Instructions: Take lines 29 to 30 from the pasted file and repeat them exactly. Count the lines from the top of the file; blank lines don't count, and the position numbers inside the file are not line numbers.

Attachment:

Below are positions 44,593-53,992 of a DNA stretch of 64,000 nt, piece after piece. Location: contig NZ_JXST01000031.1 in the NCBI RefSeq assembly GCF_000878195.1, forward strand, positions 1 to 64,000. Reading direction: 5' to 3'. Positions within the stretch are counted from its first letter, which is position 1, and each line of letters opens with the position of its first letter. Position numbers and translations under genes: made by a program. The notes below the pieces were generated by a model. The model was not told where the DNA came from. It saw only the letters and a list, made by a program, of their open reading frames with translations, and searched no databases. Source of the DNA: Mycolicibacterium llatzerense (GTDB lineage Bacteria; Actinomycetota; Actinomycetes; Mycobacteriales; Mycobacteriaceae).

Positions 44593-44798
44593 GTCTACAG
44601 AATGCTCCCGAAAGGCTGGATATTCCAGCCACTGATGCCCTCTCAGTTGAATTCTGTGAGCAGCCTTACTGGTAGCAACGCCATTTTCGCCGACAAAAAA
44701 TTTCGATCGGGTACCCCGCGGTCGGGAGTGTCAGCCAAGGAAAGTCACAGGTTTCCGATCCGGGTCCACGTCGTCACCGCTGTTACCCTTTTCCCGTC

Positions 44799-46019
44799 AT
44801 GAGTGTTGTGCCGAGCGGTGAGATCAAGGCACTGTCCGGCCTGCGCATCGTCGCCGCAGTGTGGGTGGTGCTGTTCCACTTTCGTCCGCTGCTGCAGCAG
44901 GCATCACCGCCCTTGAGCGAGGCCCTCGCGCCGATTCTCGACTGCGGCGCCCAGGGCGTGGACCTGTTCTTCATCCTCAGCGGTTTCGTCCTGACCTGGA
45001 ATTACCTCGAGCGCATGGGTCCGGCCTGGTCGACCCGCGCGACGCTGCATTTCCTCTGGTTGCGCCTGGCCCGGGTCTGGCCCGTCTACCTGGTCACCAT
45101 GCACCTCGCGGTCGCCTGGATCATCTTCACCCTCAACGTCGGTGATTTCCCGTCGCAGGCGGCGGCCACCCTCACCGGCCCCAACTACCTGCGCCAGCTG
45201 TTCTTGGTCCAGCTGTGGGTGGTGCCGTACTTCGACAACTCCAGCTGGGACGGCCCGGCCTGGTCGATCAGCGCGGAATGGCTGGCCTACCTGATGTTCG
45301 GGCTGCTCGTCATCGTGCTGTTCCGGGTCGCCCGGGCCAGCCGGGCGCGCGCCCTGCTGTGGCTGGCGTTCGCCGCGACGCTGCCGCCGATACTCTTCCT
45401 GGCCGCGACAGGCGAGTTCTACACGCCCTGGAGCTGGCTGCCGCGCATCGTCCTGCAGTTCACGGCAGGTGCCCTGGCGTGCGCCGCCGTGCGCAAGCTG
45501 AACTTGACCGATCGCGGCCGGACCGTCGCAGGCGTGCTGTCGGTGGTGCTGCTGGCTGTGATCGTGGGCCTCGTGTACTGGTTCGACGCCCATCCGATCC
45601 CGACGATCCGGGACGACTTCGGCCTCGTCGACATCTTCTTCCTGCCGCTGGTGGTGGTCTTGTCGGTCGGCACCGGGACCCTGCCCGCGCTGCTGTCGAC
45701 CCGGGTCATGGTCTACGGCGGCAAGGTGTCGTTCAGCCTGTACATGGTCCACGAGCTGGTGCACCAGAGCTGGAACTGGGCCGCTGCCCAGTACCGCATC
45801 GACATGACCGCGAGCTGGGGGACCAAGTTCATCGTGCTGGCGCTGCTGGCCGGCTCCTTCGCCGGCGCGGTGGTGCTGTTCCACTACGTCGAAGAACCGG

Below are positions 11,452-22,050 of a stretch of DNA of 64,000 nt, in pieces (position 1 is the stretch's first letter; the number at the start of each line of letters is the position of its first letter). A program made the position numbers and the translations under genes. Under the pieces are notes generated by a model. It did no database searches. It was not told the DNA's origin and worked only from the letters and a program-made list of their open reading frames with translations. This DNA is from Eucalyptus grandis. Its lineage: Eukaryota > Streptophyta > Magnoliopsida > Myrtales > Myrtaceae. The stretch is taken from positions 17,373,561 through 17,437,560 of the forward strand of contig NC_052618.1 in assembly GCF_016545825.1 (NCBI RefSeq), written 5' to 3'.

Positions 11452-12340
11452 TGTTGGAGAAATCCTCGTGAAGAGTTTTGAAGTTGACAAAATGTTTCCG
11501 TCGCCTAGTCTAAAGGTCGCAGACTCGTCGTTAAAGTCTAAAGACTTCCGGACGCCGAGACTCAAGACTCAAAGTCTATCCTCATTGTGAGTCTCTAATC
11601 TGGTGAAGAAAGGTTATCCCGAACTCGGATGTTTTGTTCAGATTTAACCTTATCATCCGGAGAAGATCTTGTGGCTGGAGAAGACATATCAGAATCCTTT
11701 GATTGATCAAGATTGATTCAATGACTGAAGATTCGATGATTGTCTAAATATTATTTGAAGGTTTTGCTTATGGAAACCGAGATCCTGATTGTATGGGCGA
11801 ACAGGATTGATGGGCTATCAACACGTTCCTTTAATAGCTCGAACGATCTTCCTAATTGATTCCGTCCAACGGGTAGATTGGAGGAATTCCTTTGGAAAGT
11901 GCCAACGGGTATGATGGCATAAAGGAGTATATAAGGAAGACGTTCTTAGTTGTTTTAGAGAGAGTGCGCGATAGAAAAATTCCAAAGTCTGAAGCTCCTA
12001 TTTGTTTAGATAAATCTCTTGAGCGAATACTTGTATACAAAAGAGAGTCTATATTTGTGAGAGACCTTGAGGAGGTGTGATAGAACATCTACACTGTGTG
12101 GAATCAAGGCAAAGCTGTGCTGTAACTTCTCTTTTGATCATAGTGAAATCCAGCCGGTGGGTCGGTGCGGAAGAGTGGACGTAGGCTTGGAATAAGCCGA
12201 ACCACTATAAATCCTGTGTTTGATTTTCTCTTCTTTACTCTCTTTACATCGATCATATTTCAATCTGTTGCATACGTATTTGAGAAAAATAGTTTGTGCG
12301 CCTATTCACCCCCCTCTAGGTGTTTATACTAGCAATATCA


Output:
12201 ACCACTATAAATCCTGTGTTTGATTTTCTCTTCTTTACTCTCTTTACATCGATCATATTTCAATCTGTTGCATACGTATTTGAGAAAAATAGTTTGTGCG
12301 CCTATTCACCCCCCTCTAGGTGTTTATACTAGCAATATCA